There is no frost protection for the window rebate ventilation. In extreme weather conditions, the ventilation slots can therefore also ice up.
Features of central ventilation in the house
In contrast to window rebate ventilation, there is no direct sound passage with the central ventilation system. Here, extra silencers ensure that both external noise and the transmission of noise from room to room (telephony effect) are absorbed. Heat recovery is made possible in the central ventilation system by the integrated heat exchanger (cross flow, counter flow or cross counter flow). However, the high operating costs reduce the energy efficiency of the central ventilation system. Intelligent sensors that enable demand-based ventilation in the house are available in central systems.
A preheater ensures that the system does not freeze up when there is frost and that the temperature in the house remains constant, even when the outside temperature is low. However, the frost protection provided by the preheater increases the operating costs of the ventilation system considerably.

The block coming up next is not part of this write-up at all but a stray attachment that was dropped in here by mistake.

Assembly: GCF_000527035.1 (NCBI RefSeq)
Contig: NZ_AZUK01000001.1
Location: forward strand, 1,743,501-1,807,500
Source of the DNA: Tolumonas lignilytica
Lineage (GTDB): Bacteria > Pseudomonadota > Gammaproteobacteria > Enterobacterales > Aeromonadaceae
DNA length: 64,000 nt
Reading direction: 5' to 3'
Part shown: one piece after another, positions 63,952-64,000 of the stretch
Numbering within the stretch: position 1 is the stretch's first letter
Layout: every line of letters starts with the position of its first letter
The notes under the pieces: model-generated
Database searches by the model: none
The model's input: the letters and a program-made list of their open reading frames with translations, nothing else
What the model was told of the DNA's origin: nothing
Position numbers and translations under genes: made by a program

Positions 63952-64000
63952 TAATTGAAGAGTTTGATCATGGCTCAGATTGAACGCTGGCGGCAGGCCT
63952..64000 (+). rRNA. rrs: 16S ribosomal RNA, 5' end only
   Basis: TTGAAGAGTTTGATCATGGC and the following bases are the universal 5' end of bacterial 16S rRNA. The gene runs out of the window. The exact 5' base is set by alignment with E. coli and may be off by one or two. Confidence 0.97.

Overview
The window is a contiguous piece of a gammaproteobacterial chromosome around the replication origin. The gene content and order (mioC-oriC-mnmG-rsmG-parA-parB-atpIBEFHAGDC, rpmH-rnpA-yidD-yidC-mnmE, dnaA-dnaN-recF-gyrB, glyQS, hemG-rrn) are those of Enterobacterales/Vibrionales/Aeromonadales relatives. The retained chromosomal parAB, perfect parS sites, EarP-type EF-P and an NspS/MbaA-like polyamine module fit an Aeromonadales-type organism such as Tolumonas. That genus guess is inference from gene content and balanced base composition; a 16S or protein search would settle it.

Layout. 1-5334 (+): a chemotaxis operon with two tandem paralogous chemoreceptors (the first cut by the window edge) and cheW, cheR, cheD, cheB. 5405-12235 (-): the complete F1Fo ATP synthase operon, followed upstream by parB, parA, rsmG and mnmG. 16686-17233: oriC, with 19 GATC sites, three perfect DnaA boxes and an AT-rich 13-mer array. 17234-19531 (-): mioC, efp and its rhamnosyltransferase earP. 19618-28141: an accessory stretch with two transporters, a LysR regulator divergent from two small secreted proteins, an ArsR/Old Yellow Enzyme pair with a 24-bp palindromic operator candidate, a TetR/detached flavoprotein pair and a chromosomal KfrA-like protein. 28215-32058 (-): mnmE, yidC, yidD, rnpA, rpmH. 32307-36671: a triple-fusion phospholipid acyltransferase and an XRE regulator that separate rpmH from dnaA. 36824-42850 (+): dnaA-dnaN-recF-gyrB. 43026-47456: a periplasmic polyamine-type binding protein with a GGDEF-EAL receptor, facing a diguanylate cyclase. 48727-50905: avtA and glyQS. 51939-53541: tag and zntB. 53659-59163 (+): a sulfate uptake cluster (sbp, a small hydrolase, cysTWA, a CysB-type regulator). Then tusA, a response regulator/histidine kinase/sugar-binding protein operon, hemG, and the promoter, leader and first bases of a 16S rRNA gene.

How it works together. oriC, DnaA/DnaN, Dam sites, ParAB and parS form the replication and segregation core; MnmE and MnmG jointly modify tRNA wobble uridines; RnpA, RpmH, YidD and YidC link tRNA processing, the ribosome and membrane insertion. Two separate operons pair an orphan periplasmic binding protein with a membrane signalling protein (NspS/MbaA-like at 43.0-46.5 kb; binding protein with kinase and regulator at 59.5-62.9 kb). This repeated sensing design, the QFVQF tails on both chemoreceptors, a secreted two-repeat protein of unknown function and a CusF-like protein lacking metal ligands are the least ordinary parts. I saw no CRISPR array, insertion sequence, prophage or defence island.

Features of a decentralized ventilation system in a single family home
The greatest advantages of decentralized ventilation systems lie in their energy efficiency: On the one hand, the use of ceramic heat accumulators enables heat recovery of 80 – 90% to be achieved, and on the other hand, the fans have very low power consumption (around four euros per year per ventilation device). Here, too, sensors are available for demand-driven, individual ventilation of individual rooms or living areas. Direct sound transmission can also be present with decentralized fans, but additional soundproofing measures can help. In the meantime, the trend is towards new sound insulation devices that function as a sound absorber thanks to special linings made from high-performance insulation materials (e.g. the iV14-Zero with a sound insulation lining made from Inventin). External and internal noise are reduced to a minimum without reducing the air flow in the house.
In decentralized ventilation units, frost protection is provided by the reversing operation of the fan. Cold supply air and warm exhaust air alternate, which prevents the ventilation system from icing up from the start.
Practice check: which ventilation system suits my house?